6 This is another reason why WACC represents a company's opportunity cost of capital. The problem with the PVFCF is that theoretical' accuracy requires a large number of assumptions, including: Accurate historical and projected cash flows Return on equity Return on debt WACC. Number of years to forecast Horizon value Long-run growth rate If each of these figures can be estimated to a reasonable degree of accuracy, the formula for PVFCF will give a very solid answer. NPV calculations for internal projects are generally safe to use because there is little alternative in how worthwhile a project may be, and because by definition they give management information on a smaller scale.

7 The value of a company, in contrast, is arguably the most important value (the holy grail ) in corporate finance and needs to be extremely accurate in order to be useful. In contrast, the price multiple **Valuation** method has the advantage of being extremely safe', in the sense that a public market has placed a value on a company or industry based on widely-available knowledge of historical and expected performance. Given the presumption that markets are highly efficient, such a multiple is considered to be the best available estimate of a company's value. The problem with using a price multiple is that no two companies are alike, and using another company's basis for **Valuation** may or may not be appropriate to use for another's.

8 This holds true for using the general price multiple for an industry as a whole. In either case, price multiples are as accurate as the similarity between a competitor's or industry's profitability, risks, and growth opportunities and the company being valued. In fact, using an industry price multiple is often a worse method than using another company's because it is theoretically possible to select a competitor whose business prospects more closely mimic those of ABC Corporation than using, for example, the price multiple of the industry as a whole. Nevertheless, it is worthwhile to use one or more price multiple **Valuation** methods, particularly as a check' against the PVFCF results.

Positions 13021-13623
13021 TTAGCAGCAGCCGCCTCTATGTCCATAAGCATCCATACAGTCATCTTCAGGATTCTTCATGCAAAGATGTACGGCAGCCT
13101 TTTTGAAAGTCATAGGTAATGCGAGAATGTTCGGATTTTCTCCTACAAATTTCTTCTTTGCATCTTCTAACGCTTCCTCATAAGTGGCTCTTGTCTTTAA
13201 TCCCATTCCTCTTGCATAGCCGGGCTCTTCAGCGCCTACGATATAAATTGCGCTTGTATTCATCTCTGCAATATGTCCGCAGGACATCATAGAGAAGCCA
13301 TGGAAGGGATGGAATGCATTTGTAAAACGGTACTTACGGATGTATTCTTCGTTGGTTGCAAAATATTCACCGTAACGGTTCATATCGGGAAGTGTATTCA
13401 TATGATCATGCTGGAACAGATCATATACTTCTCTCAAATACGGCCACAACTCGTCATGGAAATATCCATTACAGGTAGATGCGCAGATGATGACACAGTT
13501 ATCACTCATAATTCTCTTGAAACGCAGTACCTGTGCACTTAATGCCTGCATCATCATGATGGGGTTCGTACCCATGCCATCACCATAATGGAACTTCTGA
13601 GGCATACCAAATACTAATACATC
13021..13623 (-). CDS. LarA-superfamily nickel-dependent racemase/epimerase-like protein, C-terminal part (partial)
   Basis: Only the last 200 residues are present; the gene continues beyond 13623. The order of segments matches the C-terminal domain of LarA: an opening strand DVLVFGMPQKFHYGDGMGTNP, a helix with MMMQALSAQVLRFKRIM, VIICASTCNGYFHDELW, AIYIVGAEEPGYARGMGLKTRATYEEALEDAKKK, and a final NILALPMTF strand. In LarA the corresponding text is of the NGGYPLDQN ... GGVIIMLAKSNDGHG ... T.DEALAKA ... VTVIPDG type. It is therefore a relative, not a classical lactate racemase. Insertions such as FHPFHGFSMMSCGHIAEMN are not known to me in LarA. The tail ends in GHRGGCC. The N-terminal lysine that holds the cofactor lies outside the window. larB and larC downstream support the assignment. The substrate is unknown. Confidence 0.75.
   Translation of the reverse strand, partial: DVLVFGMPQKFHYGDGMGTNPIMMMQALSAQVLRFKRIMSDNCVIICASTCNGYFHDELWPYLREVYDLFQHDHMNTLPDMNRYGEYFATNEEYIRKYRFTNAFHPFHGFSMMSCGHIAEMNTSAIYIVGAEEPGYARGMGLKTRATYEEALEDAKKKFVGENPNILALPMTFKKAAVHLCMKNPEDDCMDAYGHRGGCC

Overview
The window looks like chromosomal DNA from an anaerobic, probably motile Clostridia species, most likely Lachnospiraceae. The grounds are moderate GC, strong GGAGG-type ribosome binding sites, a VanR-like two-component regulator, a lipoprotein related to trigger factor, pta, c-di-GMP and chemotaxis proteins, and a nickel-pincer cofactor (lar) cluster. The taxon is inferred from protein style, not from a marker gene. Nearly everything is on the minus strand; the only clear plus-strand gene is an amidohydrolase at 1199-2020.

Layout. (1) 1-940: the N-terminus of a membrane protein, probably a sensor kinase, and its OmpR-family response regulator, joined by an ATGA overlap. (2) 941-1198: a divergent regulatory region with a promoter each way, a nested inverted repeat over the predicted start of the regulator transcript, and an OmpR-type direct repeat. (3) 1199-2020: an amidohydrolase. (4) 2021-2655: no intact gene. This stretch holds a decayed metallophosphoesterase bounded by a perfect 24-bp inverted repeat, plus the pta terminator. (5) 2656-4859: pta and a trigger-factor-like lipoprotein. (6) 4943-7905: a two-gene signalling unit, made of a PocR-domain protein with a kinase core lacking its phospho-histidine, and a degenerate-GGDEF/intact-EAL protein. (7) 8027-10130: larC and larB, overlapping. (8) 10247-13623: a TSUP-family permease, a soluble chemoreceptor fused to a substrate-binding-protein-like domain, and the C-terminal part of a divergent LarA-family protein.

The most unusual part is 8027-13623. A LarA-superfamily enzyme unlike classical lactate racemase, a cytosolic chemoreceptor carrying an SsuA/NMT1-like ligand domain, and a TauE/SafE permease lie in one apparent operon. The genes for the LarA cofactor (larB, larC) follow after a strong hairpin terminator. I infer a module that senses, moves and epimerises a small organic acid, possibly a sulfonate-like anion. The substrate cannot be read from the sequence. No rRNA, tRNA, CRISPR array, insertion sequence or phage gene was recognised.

9 Price to Earnings A price-to-earnings ratio is simply the market price of a company divided by its earnings, or net income. The newspaper gives the ratio of current price to the most recent earnings; however, investors are more concerned with price relative to future earnings. Since future earnings are difficult to know for certain, projections are used, which makes the P/E method closer to PVFCF in terms of accuracy, and helps support the argument for using PVFCF. instead. Typically, however, a P/E multiple is calculated without discounting future earnings, but rather, using past and present earnings as indicative of the company's expected performance. Page 4.

10 EV to EBITDA EV/EBITDA ratios are similar to P/Es but rather than Price in the numerator, the Enterprise Value is used; and EBITDA, rather than Net Income, comprises the denominator. One advantage of using EV/EBITDA over P/E is that EBITDA is higher up on the income statement and less subject to creative accounting. By the time an earnings estimate is derived, a lot of mitigating factors can significantly diminish the comparability between two firms. As for the numerator, EV takes the entire company into account, rather than just the value, or Price, of its Equity. For this reason, using a P/E ratio for an industry is a safer bet. Nevertheless, EV/EBITDA has its drawbacks.